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  • Writer's pictureMike and Glenn

Fashionably Sober

Quick research tells us that the fashion industry as we know it today began in 1858 when Charles Frederick Worth affixed a label to a garment he created.  We believe fashion started with a fig.  These days, tags are everywhere, and each person meshes a mixed look to make a statement – a reflection of who they are.

Proclamation of what we think and feel is signaled in our hats, shirts, pants, and shoes. 

Going further, we transmit indications of our inner selves in what we drive and where we live. 

This writing reflects on what we reflect.  It is not fashion, prestige, status, or our Facebook persona that will help the next struggling alcoholic, but the authenticity of our walk.  It will be the continuity of words and actions.  It will be plausibility and a peace that attracts.  It is a strand of hope that the hurting seek. 

“…obviously you cannot transmit something you haven't got” – page 164 of the big book of Alcoholics Anonymous

We have found that the best of suggestions have come from those with similar experiences as ours. We receive their recommendations, direct or indirect, with merit because they have been where we were and are where we want to be. 

But words are just words. Education does not trump execution. If one is not fully transmitting an achievable end, we tend not to start.  “Do as I say, not as I do” doesn’t fly in most scenarios and definitely hinders helping the hurt. We try to live. “See what I do, then embrace the words.” 

What we do, then, is more important than what we say.  We check ourselves constantly to ensure that we transmit a consistent existence that someone would want – that somebody can model and, therefore, be transformed. 

What message are we sending with our actions?  Are we reflecting peace or conflict, tranquility or turmoil, harmony or hate, calm or chaos, serenity or strife?  Do we display acceptance? Do we show forgiveness? Do we wear our resentments on our labeled sleeves?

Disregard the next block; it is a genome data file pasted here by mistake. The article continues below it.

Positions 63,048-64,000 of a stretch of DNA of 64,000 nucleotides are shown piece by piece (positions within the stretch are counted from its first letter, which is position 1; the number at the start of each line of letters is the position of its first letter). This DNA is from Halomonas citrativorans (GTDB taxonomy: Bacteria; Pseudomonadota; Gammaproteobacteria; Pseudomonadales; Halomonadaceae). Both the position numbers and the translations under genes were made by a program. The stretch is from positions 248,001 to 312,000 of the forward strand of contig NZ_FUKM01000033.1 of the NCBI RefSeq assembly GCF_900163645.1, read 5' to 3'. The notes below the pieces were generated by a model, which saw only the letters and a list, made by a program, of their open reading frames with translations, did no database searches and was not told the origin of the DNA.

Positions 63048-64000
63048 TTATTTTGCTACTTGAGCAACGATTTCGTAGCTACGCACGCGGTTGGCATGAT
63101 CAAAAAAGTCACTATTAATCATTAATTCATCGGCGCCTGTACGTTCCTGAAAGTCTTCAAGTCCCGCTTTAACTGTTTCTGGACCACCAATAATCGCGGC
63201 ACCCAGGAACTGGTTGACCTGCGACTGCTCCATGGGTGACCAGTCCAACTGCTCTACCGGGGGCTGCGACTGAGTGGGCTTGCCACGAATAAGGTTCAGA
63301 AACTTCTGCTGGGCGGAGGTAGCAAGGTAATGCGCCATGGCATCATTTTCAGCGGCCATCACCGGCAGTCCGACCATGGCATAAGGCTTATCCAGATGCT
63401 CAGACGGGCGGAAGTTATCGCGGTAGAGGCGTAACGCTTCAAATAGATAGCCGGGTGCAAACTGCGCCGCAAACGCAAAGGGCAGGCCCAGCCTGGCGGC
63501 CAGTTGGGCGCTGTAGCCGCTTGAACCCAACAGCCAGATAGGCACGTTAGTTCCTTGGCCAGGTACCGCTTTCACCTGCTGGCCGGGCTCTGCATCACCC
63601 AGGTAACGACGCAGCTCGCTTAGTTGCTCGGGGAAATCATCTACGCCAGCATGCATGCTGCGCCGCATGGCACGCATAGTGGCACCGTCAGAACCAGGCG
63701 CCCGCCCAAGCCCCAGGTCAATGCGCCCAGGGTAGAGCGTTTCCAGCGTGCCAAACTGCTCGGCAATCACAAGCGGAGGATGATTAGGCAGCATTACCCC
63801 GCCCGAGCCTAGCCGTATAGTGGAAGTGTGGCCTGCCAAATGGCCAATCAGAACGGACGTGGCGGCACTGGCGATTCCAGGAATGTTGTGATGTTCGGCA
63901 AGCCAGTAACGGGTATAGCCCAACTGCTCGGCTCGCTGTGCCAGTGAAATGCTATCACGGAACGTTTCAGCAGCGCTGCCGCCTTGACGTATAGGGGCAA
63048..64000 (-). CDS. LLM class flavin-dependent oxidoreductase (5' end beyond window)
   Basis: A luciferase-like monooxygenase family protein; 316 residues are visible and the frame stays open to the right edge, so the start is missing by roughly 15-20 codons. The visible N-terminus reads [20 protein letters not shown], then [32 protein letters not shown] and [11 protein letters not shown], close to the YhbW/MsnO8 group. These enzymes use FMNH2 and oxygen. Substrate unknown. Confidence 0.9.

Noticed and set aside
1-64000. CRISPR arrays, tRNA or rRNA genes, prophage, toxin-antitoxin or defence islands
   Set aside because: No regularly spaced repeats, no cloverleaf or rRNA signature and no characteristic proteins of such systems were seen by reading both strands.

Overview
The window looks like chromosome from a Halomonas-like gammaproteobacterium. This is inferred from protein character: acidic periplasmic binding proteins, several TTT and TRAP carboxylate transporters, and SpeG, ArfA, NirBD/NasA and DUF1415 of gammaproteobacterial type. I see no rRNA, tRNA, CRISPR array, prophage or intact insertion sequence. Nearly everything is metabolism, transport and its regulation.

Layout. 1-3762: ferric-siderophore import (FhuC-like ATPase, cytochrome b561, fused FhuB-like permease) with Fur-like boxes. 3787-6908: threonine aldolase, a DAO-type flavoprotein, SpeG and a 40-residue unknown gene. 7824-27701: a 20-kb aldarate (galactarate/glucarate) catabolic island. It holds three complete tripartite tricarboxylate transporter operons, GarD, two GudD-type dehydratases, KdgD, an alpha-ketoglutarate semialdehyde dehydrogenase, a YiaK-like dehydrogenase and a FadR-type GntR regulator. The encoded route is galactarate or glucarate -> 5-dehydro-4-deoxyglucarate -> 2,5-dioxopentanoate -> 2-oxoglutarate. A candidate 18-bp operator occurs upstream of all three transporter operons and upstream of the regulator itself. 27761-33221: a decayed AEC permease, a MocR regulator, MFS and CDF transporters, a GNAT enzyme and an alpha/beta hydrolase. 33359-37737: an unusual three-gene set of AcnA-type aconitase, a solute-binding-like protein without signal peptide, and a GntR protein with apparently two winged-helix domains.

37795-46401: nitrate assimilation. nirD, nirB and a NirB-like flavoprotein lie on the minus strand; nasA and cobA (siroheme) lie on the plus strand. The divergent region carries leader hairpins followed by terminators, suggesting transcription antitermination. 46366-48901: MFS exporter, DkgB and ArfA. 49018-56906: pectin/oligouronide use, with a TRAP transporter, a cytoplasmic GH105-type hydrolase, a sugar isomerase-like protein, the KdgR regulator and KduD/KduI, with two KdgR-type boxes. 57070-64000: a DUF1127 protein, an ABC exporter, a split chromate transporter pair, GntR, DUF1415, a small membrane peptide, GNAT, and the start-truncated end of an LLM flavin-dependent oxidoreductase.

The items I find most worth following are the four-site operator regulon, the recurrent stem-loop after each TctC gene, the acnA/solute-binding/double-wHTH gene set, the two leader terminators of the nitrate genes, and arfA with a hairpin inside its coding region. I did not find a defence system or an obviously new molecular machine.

We are only as legitimate as the language of our body. We can wear a cross of gold and be unfaithful.  We can preach patience while we loudly demand immediate gratification.  We can lecture on discipline and be careless.  We can tout the 12 steps while living none.  Seekers will see right through our hypocrisy, and if we are honest with ourselves, so will we. 

Living 12-step recovery is as much outward as inward.  If we don’t own it, we can't sell it, and this is an offering that could represent life over death. 

It is critical for us to learn to live sober so that we can be that strand to the struggling.

We have not completed our quest to be consistent, but we are making progress. The more we see the benefit of the words and how those we respect translate them into solid sobriety, the more we strive to connect our ins and outs. 

When people see us in society, we hope they will look past the designer jeans, fancy watch, and swoosh and see, by our actions, that we represent real recovery. We strive to scream the message that there IS a solution to the drink problem and a program designed for better living. 

That’s our message.  What is yours?



Thoughts and ideas for this blog post were taken and built upon from podcast #51 titled “Progressive Recovery - "Recovery is NOT a Race"

The session dropped 3/23/2022.    Click here to hear the podcast. 


Photo by Hong Nguyen on Unsplash



Alcoholics Anonymous and AA are registered trademarks of Alcoholics World Service. Inc. References to AA, the 12 steps, and 12 traditions does not mean that AA has reviewed or approved the contents of this publication nor that AA agrees with the views expressed herein. This publication is intended to support personal growth and should not be considered a substitute for healthcare professionals' advice. The author’s advice and viewpoints are their own.



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